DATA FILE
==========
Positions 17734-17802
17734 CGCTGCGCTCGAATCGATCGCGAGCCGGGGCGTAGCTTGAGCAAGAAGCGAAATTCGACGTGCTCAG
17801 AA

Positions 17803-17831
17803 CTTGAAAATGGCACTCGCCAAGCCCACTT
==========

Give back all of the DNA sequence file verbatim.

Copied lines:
Positions 17734-17802
17734 CGCTGCGCTCGAATCGATCGCGAGCCGGGGCGTAGCTTGAGCAAGAAGCGAAATTCGACGTGCTCAG
17801 AA

Positions 17803-17831
17803 CTTGAAAATGGCACTCGCCAAGCCCACTT